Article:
McBan: McDonald’s Bans Arizona Professor From All Restaurants After She Claims To Find Pathogens in Play Areas

With repeated brawls in McDonald’s, it is would seem that it is pretty hard to be excluded from the restaurant chain. However, Erin Carr Jordan found a way. The mother of four and college professor with a doctorate in developmental psychology, has been leading an effort to get McDonald’s to clean its play area by testing equipment and reportedly finding dangerous levels of pathogens. It is not the first time McDonald’s has been accused of such dangerous levels — made more dangerous by being in proximity to food where the children digest the pathogens.

Jordan, 36, was formally served this week with a letter from a lawyer prohibiting her from setting foot in eight Valley McDonald’s and threatening her with criminal trespassing charges.

She insists that her ban followed her alleged finding antibiotic-resistant Staphylococcus aureus, or MRSA, in the restaurant’s PlayPlace. She complained to the manager and spoke to other parents about the find. She said that the finding of MRSA was so dangerous that she felt had to notify people.

She proceeded to file a complaint with Maricopa County Environmental Services about finding MRSA. However, Johnny Dilone, spokesman for the department, said that an inspector supported McDonald’s after finding no MRSA. Yet, the article below notes “the department does not swab play areas or test for pathogens.” What type of health inspector does not swab for MRSA? I am not sure how you find MRSA with the naked eye.

The letter is from Phoenix attorney James Stipe.

It could be worse for Jordan. The company could allege a disparagement or defamation tort. Such lawsuits are often filed to educate the public and drain defendants. It is a bit more difficult when that person is Oprah Winfrey who was sued by beef companies after saying on the her program that she would not eat beef due to mad cow disease. The Fifth Circuit in Texas Beef Group, et al v. Oprah Winfrey ruled that the claims of Texas cattlemen of disparagement were meritless.

Jordan teaches at the University of Phoenix, Mesa Community College and Kaplan University. Her crusade has covered six states and she has formed a non-profit corporation with a website called Kids Play Safe.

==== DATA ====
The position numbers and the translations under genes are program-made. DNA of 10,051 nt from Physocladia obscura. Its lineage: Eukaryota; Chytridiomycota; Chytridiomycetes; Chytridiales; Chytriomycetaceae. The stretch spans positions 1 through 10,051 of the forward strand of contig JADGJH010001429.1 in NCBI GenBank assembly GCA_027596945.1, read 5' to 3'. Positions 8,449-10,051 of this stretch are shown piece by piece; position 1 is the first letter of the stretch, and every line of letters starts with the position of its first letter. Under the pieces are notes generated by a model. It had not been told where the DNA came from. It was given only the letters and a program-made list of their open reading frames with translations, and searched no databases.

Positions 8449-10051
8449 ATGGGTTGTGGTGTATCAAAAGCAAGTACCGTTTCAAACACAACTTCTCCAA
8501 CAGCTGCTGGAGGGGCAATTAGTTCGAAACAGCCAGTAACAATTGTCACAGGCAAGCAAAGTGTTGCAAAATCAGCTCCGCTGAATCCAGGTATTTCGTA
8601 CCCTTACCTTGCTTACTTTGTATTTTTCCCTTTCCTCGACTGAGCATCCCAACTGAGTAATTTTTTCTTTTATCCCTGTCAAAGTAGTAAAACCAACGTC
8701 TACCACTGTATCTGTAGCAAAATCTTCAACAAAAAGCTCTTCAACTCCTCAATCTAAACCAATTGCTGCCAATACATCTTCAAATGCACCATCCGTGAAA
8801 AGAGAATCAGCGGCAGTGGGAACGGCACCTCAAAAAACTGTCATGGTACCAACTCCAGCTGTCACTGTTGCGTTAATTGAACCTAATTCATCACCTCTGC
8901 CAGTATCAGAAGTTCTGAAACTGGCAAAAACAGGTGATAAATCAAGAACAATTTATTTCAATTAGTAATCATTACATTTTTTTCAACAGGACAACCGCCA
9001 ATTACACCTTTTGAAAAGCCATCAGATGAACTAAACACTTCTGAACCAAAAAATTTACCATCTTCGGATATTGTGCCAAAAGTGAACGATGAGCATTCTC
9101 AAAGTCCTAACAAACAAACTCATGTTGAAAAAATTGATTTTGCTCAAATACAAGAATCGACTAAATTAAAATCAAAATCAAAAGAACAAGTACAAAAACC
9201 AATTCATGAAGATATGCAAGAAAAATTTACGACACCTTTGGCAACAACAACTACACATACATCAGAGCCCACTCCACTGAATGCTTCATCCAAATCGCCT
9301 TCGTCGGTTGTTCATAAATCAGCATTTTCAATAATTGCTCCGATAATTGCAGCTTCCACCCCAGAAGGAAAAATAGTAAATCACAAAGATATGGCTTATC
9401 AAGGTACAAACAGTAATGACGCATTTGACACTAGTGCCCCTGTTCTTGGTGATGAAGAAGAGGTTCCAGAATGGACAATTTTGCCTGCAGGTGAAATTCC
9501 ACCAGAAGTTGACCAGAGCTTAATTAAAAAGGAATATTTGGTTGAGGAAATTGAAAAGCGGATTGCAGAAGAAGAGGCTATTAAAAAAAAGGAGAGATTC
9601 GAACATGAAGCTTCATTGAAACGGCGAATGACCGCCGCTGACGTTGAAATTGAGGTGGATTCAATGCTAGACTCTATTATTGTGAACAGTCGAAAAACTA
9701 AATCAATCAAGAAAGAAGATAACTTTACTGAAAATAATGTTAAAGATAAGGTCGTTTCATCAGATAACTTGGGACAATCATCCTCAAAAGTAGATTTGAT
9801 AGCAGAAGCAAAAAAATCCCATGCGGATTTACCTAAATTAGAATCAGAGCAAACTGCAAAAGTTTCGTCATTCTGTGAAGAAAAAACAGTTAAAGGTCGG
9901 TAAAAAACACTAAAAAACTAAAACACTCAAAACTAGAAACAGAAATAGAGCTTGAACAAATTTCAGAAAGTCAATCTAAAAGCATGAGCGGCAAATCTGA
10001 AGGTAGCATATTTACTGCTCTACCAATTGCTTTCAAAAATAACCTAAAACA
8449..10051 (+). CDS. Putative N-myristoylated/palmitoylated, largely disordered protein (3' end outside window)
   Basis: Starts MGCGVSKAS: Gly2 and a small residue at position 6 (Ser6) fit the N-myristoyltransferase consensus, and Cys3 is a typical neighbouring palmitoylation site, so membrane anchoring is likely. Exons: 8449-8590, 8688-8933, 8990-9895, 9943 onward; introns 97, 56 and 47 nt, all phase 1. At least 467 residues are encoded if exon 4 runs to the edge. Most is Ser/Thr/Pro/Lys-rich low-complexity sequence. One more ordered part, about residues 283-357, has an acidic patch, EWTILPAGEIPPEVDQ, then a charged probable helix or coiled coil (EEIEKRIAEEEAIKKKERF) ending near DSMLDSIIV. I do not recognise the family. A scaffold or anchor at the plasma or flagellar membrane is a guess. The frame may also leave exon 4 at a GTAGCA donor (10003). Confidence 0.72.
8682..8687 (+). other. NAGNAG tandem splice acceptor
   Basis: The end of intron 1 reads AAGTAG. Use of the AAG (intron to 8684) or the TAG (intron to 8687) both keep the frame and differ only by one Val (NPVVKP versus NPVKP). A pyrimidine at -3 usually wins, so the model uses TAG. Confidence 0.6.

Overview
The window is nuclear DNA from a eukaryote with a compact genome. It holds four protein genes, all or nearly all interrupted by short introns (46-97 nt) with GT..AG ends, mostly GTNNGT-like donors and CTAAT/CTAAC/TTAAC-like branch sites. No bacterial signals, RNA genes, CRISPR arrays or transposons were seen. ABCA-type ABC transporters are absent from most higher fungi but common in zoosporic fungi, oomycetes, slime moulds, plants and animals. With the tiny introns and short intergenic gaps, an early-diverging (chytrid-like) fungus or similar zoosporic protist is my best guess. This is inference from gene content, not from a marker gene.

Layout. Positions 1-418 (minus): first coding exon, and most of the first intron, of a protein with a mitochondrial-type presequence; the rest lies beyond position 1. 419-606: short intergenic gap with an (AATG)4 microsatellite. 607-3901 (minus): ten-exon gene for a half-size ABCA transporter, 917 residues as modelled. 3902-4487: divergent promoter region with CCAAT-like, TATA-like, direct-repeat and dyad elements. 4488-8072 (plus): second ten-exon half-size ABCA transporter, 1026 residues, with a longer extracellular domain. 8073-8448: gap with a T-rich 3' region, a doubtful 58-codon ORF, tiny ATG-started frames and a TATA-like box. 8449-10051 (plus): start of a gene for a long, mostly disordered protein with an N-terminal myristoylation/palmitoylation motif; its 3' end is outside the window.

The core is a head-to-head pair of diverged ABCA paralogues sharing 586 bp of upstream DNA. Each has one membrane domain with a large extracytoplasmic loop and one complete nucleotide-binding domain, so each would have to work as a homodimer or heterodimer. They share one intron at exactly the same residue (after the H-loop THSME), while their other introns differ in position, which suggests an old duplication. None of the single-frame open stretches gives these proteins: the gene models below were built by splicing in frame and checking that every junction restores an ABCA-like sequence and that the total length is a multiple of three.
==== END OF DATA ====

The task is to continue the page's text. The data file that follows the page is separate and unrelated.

What is most interesting is that she claims that health officials insist that play areas are outside of local food-handling and restaurant cleanliness rules — even though they are connect physically to the restaurant and children move easily from the play area to the tables.

The problem is that there is little deterrent posed by litigation in such circumstances since it is very difficult to link an illness of a child or adult with exposure in the play area of a McDonald’s. There is the possibility of a mass tort for negligence but once again there is the problem in showing the elements, including the uniformity of the contamination. This means that the state health inspector represents the only serious deterrent since federal authority over a state restaurant is equally limited. If the state does not do swaps or other physical testing, it is hard to see how the restaurant faces any meaningful threat of disclosure. With the McBan on Jordan, that threat was just reduced further.

Source: AZ Central

19 thoughts on “McBan: McDonald’s Bans Arizona Professor From All Restaurants After She Claims To Find Pathogens in Play Areas”

  1. Ok, First, Eating at Mc Donalds is a risk at best. If your heart doesn’t clog, your entire body will begin to deteriorate on a diet of Mc Donalds. The government always wants to restrict the things I can put in my body. God for bid I should enjoy a pipe full of weed after dinner but go ahead Mr. jenkins enjoy the poison Mc Donalds sells. It’s been proven to kill you so it’s ok for you to have . No one has proved that smokinh marijuana has any negative affects but it’s illegal. Any body see something wrong with this picture?